Mass. dentist disciplined for administering Botox

2008 08 29 15 39 44 564 Justice Scale 70

A well-known Massachusetts dentist who was disciplined for unauthorized use of Botox and inadequate sterilization procedures is a compelling reminder that dental practitioners need to keep abreast of state and federal regulatory changes that affect their practices.

The problems for Helaine Smith, DMD, a cosmetic dentist, lecturer, and author who has been practicing for 20 years, began after the Boston Globe published a story in March about the surging demand for her Botox treatments, which she told the paper she had been offering for about a year.

The story also caught the attention of the state's Board of Registration in Dentistry, which launched an investigation. Under the board's rules, only certified oral and maxillofacial surgeons who have been trained in the use of Botox and dermal fillers can use the injections for the treatment of "disease, disfigurement, or dysfunction."

After investigators examined her offices in Boston and Dedham, they also cited Dr. Smith for other violations, including failure to conduct weekly tests of sterilization equipment, failure to correctly store dental instruments, failure to provide necessary emergency medical equipment, and failure to maintain proper records.

In addition, Dr. Smith improperly prescribed controlled substances, kept inadequate records of patients receiving them, and administered sedation without a permit, according to records obtained by the Globe that were detailed in a recent story.

Dr. Smith has agreed to surrender her license for six months, a prohibition that expires in October. She also signed an agreement in which she acknowledged advertising for Botox treatments and administering them in her offices.

Punishment too harsh?

But in an interview with, Dr. Smith said she never used Botox and that she was misunderstood in the first Globe story. She has now completed a two-day training course to use the botulinum toxin.

Dr. Smith was the first dentist punished under a board policy enacted in January 2008 prohibiting the use of Botox by general dentists. She has closed both of her offices and has spent more than $250,000 in legal fees, mandated training courses, and new equipment.

The dental board's rules have grown from eight pages of regulations to 94 pages during the last year, according to Dr. Smith, and she was unaware of many of the changes, she said.

“Botox and dermal fillers are comparatively much less invasive procedures.
— Louis Malcmacher, DDS

Overall, she thinks the board's discipline was "excessive."

"It was good to become compliant, and it showed me some areas that needed improvement," she said. "I'm always willing to learn and make things better, but the harsh punishment is something I'm still trying to understand."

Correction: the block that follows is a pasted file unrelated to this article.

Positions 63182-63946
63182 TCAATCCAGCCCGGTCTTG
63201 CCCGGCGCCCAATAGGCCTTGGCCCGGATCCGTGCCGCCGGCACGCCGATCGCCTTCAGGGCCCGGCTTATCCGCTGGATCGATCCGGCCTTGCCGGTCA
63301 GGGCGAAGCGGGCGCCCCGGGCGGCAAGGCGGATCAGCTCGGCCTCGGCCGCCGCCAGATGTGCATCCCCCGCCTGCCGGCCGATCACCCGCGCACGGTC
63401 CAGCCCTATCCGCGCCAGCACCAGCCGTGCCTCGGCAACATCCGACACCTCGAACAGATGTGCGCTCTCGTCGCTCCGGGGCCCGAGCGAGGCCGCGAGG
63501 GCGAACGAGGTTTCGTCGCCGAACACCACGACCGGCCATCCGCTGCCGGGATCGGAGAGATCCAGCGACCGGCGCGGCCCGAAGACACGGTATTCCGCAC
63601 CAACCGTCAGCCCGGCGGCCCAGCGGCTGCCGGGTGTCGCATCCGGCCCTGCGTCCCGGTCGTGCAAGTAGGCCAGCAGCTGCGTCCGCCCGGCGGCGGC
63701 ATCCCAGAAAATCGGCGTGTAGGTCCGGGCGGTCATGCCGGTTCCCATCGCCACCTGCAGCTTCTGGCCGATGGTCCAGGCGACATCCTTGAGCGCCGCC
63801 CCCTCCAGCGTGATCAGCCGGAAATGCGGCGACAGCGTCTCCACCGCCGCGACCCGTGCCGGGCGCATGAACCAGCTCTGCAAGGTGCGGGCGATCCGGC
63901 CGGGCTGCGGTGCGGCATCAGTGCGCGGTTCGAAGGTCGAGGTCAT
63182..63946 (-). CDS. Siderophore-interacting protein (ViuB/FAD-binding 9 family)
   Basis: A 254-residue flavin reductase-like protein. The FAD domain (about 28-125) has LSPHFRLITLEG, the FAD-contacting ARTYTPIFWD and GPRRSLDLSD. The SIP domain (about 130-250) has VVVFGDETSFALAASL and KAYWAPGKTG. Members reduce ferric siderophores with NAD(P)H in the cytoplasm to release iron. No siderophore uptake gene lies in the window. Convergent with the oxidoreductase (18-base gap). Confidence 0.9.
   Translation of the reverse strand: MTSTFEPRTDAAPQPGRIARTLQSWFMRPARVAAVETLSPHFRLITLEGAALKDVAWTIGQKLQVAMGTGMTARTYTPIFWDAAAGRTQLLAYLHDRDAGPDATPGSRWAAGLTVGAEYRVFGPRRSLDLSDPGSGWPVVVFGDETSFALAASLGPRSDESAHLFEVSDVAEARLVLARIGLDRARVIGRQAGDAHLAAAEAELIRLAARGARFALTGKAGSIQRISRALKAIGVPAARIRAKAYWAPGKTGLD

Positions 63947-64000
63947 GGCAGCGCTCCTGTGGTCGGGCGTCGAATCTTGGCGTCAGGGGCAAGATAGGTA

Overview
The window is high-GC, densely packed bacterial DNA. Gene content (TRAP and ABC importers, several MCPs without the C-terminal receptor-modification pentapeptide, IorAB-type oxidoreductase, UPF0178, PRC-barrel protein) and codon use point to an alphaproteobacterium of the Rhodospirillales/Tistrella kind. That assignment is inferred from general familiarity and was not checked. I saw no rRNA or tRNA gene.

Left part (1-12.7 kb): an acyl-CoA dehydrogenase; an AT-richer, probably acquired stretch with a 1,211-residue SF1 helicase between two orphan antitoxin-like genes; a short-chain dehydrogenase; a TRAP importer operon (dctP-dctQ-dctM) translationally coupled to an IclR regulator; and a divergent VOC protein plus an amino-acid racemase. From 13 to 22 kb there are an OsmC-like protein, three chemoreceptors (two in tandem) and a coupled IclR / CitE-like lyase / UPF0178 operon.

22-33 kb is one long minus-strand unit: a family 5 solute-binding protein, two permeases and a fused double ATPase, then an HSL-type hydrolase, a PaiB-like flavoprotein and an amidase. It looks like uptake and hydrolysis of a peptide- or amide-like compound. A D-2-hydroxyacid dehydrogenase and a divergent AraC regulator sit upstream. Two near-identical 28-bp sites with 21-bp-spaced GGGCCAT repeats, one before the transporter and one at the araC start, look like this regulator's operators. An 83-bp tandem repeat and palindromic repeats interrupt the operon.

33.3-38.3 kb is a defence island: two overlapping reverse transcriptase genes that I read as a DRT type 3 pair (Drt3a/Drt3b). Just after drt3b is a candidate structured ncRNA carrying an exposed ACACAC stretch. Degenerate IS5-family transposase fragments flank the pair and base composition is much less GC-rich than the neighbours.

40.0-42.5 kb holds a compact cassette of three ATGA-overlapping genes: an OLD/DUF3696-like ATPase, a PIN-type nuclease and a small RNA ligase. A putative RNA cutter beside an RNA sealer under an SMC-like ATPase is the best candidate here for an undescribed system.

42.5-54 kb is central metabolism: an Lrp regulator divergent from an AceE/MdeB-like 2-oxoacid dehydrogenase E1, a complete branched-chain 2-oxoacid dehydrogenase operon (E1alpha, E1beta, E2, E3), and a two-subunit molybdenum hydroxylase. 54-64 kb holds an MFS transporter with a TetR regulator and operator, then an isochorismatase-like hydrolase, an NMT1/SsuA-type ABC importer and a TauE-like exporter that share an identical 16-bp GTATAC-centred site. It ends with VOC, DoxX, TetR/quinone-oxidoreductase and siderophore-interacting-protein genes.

Board members declined to comment on the case.

Dr. Smith, who battled breast cancer last year, plans to resume practicing cosmetic dentistry once her license is reinstated.

"I'm not married, have no kids, and my patients loved me," she said. "My practice was my whole life, and I loved it and worked so hard for 20 years."

She and many other practitioners take issue with restrictions that forbid general dentists from using Botox.

Louis Malcmacher, DDS, a practicing general dentist, lecturer, author, and current president of the American Academy of Facial Esthetics who teaches courses on how to inject Botox, believes that dentists are among the best qualified healthcare professionals to administer Botox.

"Certainly, dentists are as qualified as any other healthcare professional and in some aspects more qualified simply because they are always working in the face much more so than so many others, and they give the most injections of any healthcare professional," Dr. Malcmacher told

Another turf war

Other specialists are just trying to protect what can be a very lucrative business, Dr. Malcmacher added.

"This is nothing more than a turf war," he said. "Plastic surgeons and dermatologists don't just want to keep dentists out, they want to keep every other physician -- including ob/gyns, ophthalmologists, and registered nurses -- from giving Botox as well."

Dentists enjoy the lowest rates for malpractice insurance, he added. "If you look at healthcare professionals, overall, dentists have the best safety record," he said.

But Dr. Malcmacher agrees that dentists need proper training to use Botox and dermal fillers. "These are pharmaceuticals, and it is crucial that dentists get live patient, hands-on training before using these materials," he said.

All states require at least 16 hours of training to use Botox, and insurance companies won't provide coverage without it, Dr. Malcmacher noted.

"Dentists understand lip lines and lip volume, and overall have extensive aesthetic knowledge when it comes to the oral and maxillofacial region," he explained. "If they can do veneers and extractions, Botox and dermal fillers are comparatively much less invasive procedures."

Dentists just have to learn the anatomy, physiology, and pharmacology and should know how to deal with adverse reactions and how to avoid complications, Dr. Malcmacher added.

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